In yet a further study of the self-awareness the spectacle owned was by way of score. The Maestros, Jonas Harris and Ryan Collins, curated a near-antithetical program of ballads which fit the bill seamlessly. And as we continue trickling down the imaginary spine of this body, the MCs, Tommy Towns and Cody Warble, tipped their hats with a modern rendition of fellow thespian-hecklers Statler and Waldorf of Muppet fame. Truly sublime.
And the sublimity multiplied by the flesh! Amid the extracurricular feelings were tangible humans. We cawed, engrossed by the performances, jonesing over their own palpable desires. Dylan Okurowski hammered home multiple choreographies, each distinct and decisive. I, personally, was drawn to his hardway 180 to switch 50, which he later stripped the 180 out of with a bare gap switch bs 50. In similar ~outlier~ fashion, though driven by something of a separate realm, was Mike Liddle, who’s unique placement of a front board (going flat, down) caused an eruption from both the audience and from back-stage. Miss Egan, as well, caused multiple calamities with her constant boardslide variations, almost as if she was digging deeper into her character as the show progressed.
An intermission was called to tidy up the set. The players breathed, hydrated, reapplied make-up (fuck, I’m taking it too far; they reapplied sunscreen!) and called for the second act prematurely. They just started bombarding the stage. And it was with such authority and demand that the props could hardly keep up. Their gateway through the altar shed snow, bore turf and then its own metal core. The rail shivered nervously. The whole time, if ever we questioned something, it was the decision of the performers. But after a stoic act thus far, we finally saw that the rail, too, had humanity. And how much abuse can one soul take? Tragic, without a doubt, but this is theatre, after all! We didn’t come to watch, we came to ache! We came to laugh and scream and sweat and long for some feeling to attach ourselves to! The rail’s struggle was our own. And it was like a lull. More so than the intermission. Try after try, the boarders couldn’t keep up; they had put forth such an exceptional show already but it seemed that at any moment the curtain was going to close anticlimactically. But some would not let that happen.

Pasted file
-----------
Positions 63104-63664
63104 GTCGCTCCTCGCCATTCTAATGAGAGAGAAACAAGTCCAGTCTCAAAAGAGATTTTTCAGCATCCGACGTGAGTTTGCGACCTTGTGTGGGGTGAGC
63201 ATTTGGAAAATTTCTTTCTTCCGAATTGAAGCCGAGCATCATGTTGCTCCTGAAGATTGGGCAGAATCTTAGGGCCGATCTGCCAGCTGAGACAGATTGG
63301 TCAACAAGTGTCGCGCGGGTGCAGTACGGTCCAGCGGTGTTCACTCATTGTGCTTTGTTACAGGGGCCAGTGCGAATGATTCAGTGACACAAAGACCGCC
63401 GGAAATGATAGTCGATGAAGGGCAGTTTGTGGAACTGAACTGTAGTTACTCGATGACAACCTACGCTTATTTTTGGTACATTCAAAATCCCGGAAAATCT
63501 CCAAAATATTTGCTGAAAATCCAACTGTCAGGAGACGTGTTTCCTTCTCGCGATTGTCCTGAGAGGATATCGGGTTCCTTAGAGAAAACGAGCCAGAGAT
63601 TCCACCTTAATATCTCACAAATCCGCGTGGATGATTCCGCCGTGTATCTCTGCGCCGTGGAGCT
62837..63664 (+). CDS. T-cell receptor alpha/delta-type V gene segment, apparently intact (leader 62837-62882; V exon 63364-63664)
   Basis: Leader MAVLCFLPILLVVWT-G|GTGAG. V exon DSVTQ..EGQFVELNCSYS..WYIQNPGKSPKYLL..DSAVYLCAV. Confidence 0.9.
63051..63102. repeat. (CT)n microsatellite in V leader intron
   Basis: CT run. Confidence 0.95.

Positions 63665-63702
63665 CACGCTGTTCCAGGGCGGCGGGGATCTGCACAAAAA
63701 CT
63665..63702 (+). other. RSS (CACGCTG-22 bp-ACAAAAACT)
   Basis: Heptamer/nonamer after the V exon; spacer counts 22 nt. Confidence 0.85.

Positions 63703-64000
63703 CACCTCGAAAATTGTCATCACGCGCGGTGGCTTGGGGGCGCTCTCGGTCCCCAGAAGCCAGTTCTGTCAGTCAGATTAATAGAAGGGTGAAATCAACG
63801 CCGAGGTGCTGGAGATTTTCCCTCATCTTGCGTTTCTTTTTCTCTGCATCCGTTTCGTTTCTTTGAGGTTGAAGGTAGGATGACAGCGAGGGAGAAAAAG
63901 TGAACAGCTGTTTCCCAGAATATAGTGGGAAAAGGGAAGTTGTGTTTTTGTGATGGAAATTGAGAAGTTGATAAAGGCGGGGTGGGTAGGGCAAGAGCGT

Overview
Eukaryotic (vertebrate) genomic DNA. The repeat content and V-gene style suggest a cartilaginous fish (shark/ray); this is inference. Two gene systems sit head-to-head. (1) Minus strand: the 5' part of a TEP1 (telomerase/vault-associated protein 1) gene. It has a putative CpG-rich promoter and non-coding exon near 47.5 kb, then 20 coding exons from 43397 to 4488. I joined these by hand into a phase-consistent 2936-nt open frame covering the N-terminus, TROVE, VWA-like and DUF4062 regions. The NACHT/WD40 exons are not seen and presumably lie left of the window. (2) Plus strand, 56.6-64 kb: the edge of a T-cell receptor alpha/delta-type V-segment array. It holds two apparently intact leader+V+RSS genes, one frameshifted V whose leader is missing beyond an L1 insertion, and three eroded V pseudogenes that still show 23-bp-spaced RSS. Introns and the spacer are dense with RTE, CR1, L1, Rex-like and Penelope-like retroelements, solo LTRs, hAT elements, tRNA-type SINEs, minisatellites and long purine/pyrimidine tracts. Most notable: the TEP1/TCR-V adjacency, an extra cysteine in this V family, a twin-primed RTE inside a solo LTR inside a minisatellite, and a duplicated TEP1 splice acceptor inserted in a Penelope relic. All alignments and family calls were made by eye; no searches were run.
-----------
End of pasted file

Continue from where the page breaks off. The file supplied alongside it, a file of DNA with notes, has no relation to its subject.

Austin Visintainer grabbed melon on a fs 270 and rode out valiantly. Sam Anderson, damned if the rail wasn’t going to just finally plop over dead on stage, finally delivered his cab 270 through the kink. The blue-dyed, 802 duo of Derek Conti and Micah Coville continued backing each other up, both backwards, forwards—whichever way—for better or worse, throughout the duration of the show. And although Lauren Derminio and Sierra Forchheimer both tasted the boardslide at peak-wobble of the rail, it was eventually the hardware that prevailed. Ah, sweet drama; we adore the strife you deliver.
At last, the curtain closed on the swath. The lights grew slowly and reality slithered back upon us. The sea was calming, though still vibrant with adrenaline and buds. Breathing regulated inside the day’s collective chest.
It was no surprise seeing Egan Wint reappear on stage. I recall watching her plant a bushel of the white blossoms in a snowball and placing it on the center post atop the rail as a peace offering. That compassion collided head-on with her fearlessness; she devoured the role of female protagonist. Whether or not her boardslide to 5050 to switch was ad-libbed does not matter—to me, nor the Box, apparently. She was then joined by Savannah Shinske, who received applause for Best Solo (I think that’s what it was…). It was her composure amidst a belting gap to front lip that had us all reeling.
Next on stage was Norm Schoff. His absence thus far is due entirely to excellency. His poise in the face of conflict embodied his authentically audacious originality. It was that complex character-driven narrative that was the cause of numerous—not to mention ‘helpless’—outcries. None of which was quite as riotous nor righteous as when he took his bow. Shortly after, Caleb Kinnear bashfully accepted his roses for blasting a switch bs 270 at the antagonist. We delivered these four a grateful standing O.
The cast transformed back to crew for take-down. Characters dissolved, the audience dispersed, and the snow, deleted. I took a moment between spreading the remnants of shredded ice to look around. All of my favorite performers were busy at work; shovel in hand, smile on face. I wondered if perhaps this was the actual denouement. The climax was undoubtedly the appraisal for Egan, Norm, Savannah, and Caleb, but I couldn’t help shake the feeling that this was the resolution.
The message was clear as melted snow; apt as a single, dull-white flower shaken off the ornamental pear tree: if you care strongly about something, create your stage and dance upon it. Be Somebody. The little angels are there; they’re circling above, so high on their precious wings and laughter, making sure you don’t get tangled in string.
And to those silly babies, I say “Bravo.”
Photos by Ian Boll and Colton Morgan
| March 29th, 2022 |